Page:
A new study provides surprising details on changes in Earth's climate during the last warm period (120,000-128,000 years ago). Even though temperatures in Northern Greenland were 5-8 degrees Celsius higher than today, the thickness of the ice sheet was only a few hundred meters lower. And this despite the fact that sea level was 4-8 metres higher than today.
This indicates that the melting of the Greenland ice sheet may have contributed less than half of the total sea level rise at the time. This interglacial period (the so called "Eemian") may be a good analogue for where the Greenland ice sheet is heading today in the face of increasing greenhouse gases and warming temperatures.
These results from the North Greenland Eemian Ice Drilling (NEEM) project, led by the University of Copenhagen and with participation by the University of Bern, have now been published in "Nature."
"A thick Greenland ice sheet connected to much warmer conditions in Greenland is astounding but no reason to relax and watch what the future of human-made warming has in store for us," says Prof. Hubertus Fischer, ice core scientist at the University of Bern. "Fact is that the warming was accompanied by a sea level rise of 4-8 metres. Such a sea-level rise would be a disaster for the more than 7 billion people living on this planet today, even if it takes a couple thousand years to be reached."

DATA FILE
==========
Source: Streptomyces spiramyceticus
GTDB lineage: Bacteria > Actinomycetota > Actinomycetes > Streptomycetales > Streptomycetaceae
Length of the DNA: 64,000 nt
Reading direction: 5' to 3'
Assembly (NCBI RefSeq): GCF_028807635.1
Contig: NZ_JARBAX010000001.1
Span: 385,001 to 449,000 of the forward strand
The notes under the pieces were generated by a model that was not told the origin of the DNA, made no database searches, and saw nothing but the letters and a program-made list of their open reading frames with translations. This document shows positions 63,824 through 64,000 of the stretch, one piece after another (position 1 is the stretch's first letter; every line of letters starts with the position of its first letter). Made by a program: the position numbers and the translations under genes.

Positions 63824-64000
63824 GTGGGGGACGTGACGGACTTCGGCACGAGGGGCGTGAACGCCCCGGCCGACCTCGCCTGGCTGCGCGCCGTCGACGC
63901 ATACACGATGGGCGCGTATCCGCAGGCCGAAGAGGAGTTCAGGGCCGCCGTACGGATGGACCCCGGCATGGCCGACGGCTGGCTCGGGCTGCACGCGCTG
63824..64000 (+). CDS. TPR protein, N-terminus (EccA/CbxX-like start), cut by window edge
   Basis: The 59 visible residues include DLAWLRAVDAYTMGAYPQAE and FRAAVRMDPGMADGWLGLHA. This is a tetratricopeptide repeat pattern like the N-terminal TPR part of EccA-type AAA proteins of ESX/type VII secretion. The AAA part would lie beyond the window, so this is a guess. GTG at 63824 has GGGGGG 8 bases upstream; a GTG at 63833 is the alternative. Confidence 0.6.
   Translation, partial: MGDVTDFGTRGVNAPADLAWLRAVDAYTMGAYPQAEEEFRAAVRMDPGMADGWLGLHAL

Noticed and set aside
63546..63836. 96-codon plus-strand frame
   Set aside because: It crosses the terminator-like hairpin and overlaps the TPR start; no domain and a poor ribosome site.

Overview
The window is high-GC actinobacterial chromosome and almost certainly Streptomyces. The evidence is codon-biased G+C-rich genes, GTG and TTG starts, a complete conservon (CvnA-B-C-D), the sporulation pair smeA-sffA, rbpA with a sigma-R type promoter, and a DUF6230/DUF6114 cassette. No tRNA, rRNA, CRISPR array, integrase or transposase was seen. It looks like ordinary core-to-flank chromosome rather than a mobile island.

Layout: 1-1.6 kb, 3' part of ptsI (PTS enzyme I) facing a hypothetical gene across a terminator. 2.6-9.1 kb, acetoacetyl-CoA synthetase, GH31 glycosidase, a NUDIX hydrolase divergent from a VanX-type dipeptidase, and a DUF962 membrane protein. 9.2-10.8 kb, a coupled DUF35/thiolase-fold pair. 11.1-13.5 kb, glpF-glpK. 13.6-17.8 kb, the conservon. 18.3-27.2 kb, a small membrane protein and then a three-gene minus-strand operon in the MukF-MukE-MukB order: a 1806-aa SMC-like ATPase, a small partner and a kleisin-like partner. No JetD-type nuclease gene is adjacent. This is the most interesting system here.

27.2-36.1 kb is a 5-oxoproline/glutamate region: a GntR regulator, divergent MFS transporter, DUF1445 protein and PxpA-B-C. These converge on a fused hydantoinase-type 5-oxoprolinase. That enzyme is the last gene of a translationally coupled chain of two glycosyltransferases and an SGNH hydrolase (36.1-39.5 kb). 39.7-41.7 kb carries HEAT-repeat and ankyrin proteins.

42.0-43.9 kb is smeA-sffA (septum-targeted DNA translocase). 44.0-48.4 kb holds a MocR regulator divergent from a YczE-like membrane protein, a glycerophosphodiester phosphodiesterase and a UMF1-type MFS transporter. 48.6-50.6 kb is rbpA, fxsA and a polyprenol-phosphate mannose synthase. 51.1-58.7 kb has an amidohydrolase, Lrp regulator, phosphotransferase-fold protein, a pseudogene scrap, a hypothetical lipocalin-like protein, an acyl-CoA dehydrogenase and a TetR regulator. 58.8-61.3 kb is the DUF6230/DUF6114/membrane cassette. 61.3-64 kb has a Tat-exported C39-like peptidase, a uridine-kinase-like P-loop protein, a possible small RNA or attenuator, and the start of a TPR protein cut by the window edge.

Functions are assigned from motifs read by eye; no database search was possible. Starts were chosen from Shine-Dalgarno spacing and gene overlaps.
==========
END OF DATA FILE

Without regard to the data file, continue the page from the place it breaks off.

The apparent good news from this study is that the Greenland ice sheet may not be as sensitive to temperature increases as previously thought. However, the bad news is that if Greenland did not disgorge larger parts of its ice into the ocean during the Eemian, then Antarctica and here especially the more climate sensitive West Antarctic Ice Sheet must be responsible for a significant part of the 4-8-metre sea level rise and may be even more sensitive to climate warming than previously thought.
The new findings also revealed temporal changes in the higher temperatures in Northern Greenland over the last interglacial period. At the beginning of the Eemian (128,000 years before today), the ice sheet in the vicinity of NEEM was 200 metres higher than today. At the same time, the temperature at the altitude of the current drill site was up to 8°C warmer.
Towards the end of the Eemian, the sheet thickness was reduced by 130 metres compared to today but the ice was still 2400 metres thick, while the temperature was still about 5°C warmer. The research team estimates that the volume of the Greenland ice sheet shrank during the Eemian by no more than 25% over 6000 years. The rate of elevation change in the early part of the Eemian was high (about 6 cm/yr) and the loss of mass from the Greenland ice sheet was likely on the same order as changes observed during the last ten years.
The concentrations of the atmospheric greenhouse gases methane and nitrous oxide in the Eemian, measured by the Bern team, were similar at that time to what is observed during the preindustrial period about 150 years ago, i.e. before the increase by human emissions started.
The strong warming in Northern Greenland during the Eemian led to frequent summer melt layers clearly recognized by a low air content and greenhouse gas concentrations, which due to the melt processes were much higher than their atmospheric value. Such melt events are very rare by comparison during the past 5000 years and require a warming during the Eemian of at least 4°C.
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